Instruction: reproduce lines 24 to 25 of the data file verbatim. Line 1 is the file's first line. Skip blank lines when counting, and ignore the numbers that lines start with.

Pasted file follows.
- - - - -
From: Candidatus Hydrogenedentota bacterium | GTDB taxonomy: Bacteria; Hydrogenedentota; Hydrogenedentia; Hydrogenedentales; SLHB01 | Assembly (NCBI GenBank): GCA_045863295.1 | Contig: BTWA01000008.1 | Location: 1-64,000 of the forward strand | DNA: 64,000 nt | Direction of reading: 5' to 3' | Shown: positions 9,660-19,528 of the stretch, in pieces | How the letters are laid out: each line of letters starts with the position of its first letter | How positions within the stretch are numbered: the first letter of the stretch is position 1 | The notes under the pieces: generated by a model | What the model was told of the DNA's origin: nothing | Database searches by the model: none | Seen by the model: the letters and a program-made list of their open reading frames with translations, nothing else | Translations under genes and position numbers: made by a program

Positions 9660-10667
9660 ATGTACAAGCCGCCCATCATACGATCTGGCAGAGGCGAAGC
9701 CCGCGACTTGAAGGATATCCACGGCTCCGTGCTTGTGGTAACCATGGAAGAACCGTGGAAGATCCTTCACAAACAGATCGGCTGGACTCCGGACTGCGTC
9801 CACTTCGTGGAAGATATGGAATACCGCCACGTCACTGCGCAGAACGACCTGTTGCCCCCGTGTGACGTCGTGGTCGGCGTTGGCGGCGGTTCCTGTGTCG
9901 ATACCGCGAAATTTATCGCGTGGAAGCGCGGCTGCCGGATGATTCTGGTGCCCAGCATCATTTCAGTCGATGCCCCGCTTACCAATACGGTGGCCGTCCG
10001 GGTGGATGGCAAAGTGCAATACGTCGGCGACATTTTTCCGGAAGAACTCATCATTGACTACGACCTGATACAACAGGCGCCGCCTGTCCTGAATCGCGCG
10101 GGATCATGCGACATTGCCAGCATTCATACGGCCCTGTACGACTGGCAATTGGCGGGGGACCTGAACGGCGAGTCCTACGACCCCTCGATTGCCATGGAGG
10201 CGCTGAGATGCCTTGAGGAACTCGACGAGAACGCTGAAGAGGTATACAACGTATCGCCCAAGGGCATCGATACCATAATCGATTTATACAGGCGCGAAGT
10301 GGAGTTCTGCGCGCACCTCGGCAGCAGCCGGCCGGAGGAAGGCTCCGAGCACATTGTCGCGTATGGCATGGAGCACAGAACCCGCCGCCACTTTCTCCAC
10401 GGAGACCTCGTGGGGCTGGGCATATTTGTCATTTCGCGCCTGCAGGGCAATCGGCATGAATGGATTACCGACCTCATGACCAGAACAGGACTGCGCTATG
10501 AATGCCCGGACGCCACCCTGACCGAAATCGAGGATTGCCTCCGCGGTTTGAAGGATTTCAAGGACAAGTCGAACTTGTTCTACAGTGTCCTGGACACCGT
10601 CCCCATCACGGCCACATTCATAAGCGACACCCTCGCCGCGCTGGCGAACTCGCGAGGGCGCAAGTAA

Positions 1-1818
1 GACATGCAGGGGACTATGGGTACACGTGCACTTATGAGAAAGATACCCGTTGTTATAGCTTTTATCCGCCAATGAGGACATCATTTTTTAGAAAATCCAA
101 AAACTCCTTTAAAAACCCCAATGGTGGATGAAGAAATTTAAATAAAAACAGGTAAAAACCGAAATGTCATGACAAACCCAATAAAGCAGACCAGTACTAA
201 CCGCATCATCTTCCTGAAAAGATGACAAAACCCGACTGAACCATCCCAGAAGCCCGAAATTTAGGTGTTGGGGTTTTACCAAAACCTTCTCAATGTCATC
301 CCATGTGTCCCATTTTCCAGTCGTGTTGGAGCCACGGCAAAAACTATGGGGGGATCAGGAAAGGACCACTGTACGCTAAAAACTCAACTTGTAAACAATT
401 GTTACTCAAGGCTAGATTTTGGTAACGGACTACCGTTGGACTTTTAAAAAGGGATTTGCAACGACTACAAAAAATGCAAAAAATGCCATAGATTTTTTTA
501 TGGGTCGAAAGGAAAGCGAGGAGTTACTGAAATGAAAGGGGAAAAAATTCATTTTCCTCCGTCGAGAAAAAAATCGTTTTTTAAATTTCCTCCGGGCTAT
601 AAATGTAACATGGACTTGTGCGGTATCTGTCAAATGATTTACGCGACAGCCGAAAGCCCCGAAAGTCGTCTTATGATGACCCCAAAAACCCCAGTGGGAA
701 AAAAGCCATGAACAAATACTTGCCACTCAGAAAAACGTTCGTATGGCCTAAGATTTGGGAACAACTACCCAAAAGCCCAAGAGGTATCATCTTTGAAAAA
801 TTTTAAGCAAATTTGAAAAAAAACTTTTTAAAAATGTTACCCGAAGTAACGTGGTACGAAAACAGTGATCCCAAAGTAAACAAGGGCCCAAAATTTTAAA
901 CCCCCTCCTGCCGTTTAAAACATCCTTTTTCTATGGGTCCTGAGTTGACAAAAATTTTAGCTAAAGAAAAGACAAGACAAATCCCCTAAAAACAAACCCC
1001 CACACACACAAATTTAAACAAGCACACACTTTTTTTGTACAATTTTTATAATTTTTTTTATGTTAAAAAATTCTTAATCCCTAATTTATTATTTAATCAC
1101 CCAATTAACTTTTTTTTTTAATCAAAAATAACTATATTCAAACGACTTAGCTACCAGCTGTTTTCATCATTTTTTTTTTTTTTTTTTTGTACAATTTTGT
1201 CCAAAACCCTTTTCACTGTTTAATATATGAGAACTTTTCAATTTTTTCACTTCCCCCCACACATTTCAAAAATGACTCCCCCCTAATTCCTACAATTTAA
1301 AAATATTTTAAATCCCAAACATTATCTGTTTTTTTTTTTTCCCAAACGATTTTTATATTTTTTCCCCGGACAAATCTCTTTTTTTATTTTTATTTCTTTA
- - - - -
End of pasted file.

901 CCCCCTCCTGCCGTTTAAAACATCCTTTTTCTATGGGTCCTGAGTTGACAAAAATTTTAGCTAAAGAAAAGACAAGACAAATCCCCTAAAAACAAACCCC
1001 CACACACACAAATTTAAACAAGCACACACTTTTTTTGTACAATTTTTATAATTTTTTTTATGTTAAAAAATTCTTAATCCCTAATTTATTATTTAATCAC